Mellaart’s notes suggest that the stone writings were copied in 1878 by archeologist Georges Perrot near a village called Beyköy in Turkey. After the stones were broken into bits and used as construction material for homes and a mosque, Turkish authorities searched the village and found three bronze tablets that are now missing. We don’t know what they said, unfortunately. It’s just that there’s a record that at some point these bronze tablets were found, so we can only presume a relation with the ancient Luwian writings.

According to the late archaeologist’s notes, Mellaart began work to decipher the massive stone inscriptions in 1956, along with other archeologists and linguists. Allegedly, the team couldn’t publish anything before most of the team members died. Mellaart, who died at age 86, outlived them all and reportedly dedicated his last years to understanding the copies of the Luwian writings. However, he was unsuccessful. Mellaart was not a linguist and was included in the team for his expertise in western Turkey archaeological landscape.

Live Science reports that some scholars unaffiliated with the present research have expressed doubt over the authenticity of these ‘copies’. Some have accused Mellaart of purposely spreading a modern forgery, and since no physical records of the inscription have been found, we can never be sure all of these writings are authentic.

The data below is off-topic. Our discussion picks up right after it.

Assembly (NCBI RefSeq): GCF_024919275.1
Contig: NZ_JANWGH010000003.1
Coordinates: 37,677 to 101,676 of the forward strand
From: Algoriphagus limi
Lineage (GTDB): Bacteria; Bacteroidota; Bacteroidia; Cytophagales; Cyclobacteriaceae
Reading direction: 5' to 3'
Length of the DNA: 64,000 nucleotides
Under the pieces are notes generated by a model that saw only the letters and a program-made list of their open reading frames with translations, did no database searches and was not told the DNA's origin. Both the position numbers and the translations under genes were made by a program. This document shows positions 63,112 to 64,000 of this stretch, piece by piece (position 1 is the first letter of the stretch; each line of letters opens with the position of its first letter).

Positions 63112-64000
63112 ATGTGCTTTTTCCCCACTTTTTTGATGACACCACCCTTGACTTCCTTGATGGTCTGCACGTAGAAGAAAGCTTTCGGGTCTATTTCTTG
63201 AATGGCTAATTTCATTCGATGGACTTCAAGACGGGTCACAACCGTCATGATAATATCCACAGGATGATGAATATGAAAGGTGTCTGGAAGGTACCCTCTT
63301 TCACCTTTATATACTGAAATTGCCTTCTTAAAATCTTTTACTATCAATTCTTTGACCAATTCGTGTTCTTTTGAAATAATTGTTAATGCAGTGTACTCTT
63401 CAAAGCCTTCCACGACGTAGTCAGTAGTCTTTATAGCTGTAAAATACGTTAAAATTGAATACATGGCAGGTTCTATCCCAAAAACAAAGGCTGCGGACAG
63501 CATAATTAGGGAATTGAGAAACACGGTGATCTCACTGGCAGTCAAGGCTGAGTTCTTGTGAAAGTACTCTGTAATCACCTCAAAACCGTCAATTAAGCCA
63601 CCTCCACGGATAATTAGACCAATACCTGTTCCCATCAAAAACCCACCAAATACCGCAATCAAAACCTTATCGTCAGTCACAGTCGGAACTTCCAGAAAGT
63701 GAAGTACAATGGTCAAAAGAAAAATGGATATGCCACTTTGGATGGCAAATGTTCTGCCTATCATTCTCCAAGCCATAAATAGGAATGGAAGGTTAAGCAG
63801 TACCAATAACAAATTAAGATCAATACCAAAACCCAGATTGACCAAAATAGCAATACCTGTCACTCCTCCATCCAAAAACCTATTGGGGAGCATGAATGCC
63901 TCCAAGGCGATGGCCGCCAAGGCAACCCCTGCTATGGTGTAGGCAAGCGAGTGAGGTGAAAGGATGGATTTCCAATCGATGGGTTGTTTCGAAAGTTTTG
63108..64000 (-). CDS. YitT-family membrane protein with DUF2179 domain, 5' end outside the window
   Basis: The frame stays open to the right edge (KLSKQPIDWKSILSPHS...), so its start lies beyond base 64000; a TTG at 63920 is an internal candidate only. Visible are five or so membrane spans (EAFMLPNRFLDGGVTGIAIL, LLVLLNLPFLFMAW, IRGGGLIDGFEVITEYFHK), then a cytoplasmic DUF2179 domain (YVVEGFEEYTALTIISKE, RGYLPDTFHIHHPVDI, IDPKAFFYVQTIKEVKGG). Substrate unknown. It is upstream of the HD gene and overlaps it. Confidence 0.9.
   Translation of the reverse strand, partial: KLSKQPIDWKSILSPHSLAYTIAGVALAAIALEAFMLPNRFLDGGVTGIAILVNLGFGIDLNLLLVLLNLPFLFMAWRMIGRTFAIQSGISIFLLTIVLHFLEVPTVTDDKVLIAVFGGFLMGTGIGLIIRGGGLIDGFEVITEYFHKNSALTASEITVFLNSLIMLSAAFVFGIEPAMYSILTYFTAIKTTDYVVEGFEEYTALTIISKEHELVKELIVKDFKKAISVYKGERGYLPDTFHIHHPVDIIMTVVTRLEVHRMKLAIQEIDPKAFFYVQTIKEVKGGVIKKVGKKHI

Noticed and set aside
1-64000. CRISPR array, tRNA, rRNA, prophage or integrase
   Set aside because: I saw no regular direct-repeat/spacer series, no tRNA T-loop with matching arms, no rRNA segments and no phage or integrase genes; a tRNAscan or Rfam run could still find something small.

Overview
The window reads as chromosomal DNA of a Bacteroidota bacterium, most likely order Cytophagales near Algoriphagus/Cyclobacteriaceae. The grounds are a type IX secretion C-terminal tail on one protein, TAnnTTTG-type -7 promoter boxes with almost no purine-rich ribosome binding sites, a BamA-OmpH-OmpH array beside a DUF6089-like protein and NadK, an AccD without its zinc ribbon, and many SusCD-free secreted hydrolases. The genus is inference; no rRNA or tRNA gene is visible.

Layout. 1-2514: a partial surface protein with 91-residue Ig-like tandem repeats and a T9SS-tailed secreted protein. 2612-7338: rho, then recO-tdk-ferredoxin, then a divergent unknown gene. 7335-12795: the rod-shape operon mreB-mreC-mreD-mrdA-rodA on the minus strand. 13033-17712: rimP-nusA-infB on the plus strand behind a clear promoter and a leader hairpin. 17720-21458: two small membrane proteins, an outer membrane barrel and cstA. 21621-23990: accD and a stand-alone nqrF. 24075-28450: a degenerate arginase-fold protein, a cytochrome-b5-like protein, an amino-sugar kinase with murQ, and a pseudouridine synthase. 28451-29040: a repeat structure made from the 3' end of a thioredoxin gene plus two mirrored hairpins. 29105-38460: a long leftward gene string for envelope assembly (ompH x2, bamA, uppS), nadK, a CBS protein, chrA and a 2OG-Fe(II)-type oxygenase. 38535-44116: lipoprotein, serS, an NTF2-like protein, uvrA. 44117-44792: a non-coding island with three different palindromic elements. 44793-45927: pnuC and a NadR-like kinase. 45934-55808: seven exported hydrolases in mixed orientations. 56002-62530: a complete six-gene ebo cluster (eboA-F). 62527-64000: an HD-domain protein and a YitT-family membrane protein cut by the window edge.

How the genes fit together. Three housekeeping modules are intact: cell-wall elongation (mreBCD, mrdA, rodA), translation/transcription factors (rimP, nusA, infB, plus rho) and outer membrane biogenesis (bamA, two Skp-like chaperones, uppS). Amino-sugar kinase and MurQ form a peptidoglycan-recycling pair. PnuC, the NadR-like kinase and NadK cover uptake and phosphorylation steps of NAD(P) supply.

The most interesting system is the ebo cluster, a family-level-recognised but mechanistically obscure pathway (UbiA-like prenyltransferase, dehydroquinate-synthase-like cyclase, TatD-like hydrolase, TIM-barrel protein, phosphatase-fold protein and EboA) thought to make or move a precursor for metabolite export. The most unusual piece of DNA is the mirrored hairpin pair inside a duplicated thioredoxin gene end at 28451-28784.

Zangger and Woudhuizen say that right now there’s no way to tell for certain if the inscriptions were authentic. Nevertheless, it would have been extremely difficult for Mellaart to pull off a forgery of this caliber. The two say that Luwian was barely deciphered for the first time in the 1950s. Few know how to read it, let alone make a very vivid and detailed backstory in Luwian. There’s also the question of motive. Why would Mellaart go to such lengths to construct such a complex forgery but fail to publish anything?

The findings will be published in an upcoming December edition of the Proceedings of the Dutch Archaeological and Historical Society.

Enjoyed this article? Join 40,000+ subscribers to the ZME Science newsletter. Subscribe now!

Like us on Facebook